Thursday, 24 January 2013

Theatre review: The Silence of the Sea

For the final Donmar Trafalgar production, Simon Evans directs Vercors' The Silence of the Sea, set in a recently-occupied French fishing village. An Older Man (Finbar Lynch) has kept himself pretty much to himself for most of his life, but he's recently been joined in his hilltop home by a Young Woman (Simona Bitmaté,) his niece. When the Germans arrive a young officer, Werner (Leo Bill) is stationed to live in their upstairs room. Right from the start Werner is talkative, giving enthusiastic speeches to the pair about his philosophical beliefs and his excitement to finally be in a country he always dreamed of visiting, insensible to the fact that these are people whose nation he's invaded. In his monologues to them he almost seems not to notice how they're responding to his unwanted presence in their home: For the entire duration of his stay, the Man and Woman don't speak a single word to him.

Vercors' novel has been adapted for the stage by Anthony Weigh, who has fashioned the story into a series of monologues - Werner lectures to his unresponsive hosts, the Older Man narrates to the audience, the Young Woman barely speaks at all - but with a conversational style that stops and starts, the characters regularly stopping mid-sentence and starting again, as if when they do break their silence the right words are hard to come by.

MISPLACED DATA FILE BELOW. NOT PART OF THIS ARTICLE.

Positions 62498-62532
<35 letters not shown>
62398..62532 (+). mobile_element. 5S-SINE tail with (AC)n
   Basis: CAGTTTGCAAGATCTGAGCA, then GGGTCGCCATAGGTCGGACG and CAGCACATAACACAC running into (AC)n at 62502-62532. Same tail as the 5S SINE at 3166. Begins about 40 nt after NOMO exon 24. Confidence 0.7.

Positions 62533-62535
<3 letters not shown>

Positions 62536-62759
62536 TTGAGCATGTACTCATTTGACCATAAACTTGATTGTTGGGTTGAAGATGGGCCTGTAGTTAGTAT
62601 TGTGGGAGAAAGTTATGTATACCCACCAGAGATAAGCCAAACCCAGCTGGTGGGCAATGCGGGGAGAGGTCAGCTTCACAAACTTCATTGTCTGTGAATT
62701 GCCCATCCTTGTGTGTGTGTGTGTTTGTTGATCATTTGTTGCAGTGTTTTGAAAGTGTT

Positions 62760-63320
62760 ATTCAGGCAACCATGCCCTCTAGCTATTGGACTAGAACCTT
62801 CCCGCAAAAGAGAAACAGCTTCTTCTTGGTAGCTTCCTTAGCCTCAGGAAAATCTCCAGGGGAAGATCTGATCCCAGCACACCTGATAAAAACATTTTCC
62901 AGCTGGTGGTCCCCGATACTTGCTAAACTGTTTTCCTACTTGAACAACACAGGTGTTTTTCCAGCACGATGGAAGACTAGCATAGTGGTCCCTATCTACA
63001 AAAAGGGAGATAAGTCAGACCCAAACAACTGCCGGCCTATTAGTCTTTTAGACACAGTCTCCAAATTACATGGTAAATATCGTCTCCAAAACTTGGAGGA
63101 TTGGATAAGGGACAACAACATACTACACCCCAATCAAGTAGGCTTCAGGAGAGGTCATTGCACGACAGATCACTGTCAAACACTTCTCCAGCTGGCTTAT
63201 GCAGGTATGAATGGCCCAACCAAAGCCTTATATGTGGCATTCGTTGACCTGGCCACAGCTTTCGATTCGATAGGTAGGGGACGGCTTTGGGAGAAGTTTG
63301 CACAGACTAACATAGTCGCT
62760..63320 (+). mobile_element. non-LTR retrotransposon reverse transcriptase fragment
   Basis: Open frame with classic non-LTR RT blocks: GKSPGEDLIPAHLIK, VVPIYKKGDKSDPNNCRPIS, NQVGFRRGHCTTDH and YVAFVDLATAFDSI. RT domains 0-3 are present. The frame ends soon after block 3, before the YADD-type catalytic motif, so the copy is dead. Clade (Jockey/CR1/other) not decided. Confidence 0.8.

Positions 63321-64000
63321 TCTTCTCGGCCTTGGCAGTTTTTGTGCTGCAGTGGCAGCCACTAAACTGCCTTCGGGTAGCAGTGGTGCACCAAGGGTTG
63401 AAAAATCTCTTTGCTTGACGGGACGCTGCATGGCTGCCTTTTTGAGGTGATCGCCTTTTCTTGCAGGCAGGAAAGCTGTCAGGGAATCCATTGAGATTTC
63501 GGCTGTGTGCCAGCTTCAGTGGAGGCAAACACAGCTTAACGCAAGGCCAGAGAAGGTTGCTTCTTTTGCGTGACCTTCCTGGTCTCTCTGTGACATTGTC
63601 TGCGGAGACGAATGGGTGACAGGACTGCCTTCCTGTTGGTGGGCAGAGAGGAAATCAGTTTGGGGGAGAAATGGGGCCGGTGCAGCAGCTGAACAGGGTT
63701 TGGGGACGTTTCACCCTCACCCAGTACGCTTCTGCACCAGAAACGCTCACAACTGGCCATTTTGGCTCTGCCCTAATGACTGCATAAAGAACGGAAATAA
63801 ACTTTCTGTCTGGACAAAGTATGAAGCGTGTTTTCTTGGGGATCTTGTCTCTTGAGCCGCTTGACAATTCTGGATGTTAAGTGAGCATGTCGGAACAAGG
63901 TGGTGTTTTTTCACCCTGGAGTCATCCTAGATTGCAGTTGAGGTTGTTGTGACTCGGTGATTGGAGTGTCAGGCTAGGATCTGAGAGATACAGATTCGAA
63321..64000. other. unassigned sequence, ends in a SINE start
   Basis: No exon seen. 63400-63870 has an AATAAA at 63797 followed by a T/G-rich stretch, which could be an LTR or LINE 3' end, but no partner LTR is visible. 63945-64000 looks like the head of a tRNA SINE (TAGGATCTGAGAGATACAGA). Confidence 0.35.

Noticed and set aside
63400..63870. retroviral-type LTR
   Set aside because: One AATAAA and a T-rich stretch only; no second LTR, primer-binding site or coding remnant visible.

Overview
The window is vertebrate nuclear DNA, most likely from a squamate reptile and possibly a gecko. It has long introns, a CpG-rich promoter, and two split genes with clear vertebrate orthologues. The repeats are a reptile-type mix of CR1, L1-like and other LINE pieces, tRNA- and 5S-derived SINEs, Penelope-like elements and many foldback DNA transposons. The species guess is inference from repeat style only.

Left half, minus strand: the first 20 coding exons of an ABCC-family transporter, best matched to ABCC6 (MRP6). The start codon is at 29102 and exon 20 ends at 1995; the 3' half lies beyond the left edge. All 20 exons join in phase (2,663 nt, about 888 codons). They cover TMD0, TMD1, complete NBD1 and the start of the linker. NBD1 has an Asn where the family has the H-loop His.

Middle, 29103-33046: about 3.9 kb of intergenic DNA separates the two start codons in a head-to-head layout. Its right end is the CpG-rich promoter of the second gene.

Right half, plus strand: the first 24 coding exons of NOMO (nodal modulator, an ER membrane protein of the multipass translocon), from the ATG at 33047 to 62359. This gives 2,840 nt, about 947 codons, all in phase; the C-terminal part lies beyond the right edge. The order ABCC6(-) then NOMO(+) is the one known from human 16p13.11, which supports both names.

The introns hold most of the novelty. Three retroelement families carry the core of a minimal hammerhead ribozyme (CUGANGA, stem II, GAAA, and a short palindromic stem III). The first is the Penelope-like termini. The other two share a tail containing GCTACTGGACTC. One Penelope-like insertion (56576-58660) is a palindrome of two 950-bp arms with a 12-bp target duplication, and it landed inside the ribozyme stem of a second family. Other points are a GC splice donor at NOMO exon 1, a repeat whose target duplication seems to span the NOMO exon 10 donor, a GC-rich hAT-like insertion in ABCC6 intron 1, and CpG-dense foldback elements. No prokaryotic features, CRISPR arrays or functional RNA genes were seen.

The Silence of the Sea is an interesting choice as a directing showcase as it has an obvious simplicity but it's also apparent how much Evans has to build the ultimate effect of the play around the sound effects (sound design by Gregory Clarke) which punctuate the action, describe what's going on offstage, and sometimes contradict Werner's view of events. I thought he effectively brought all the elements together to create something atmospheric and in some ways unexpected. Lynch's world-weary narration sometimes cuts across the German's idealistic speeches, while the near-silent Bitmaté has moments of powerful physicality.


But it's Bill's part that's pivotal, because for all that this is a story of the French Resistance, it isn't, as it first appears, that of ordinary people destroying an evil oppressor; rather, it turns out to be the story of a good man who slowly realises his side are the bad guys, and is broken by the knowledge. Bill plays the bluff well as his earnest enthusiasm at the start comes across as callous, but it gradually becomes apparent he's bought into the propaganda and genuinely believes he's helping bring the world together in peace. As the uncle and niece leave him to talk himself into a corner and see the cruelty of his fellow Germans, this ends up being a quietly powerful, understated but haunting way to end this showcase for former Assistant Directors at the Donmar.

The Silence of the Sea by Vercors in a version by Anthony Weigh is booking until the 2nd of February at Trafalgar Studio 2.

Running time: 1 hour 30 minutes straight through.

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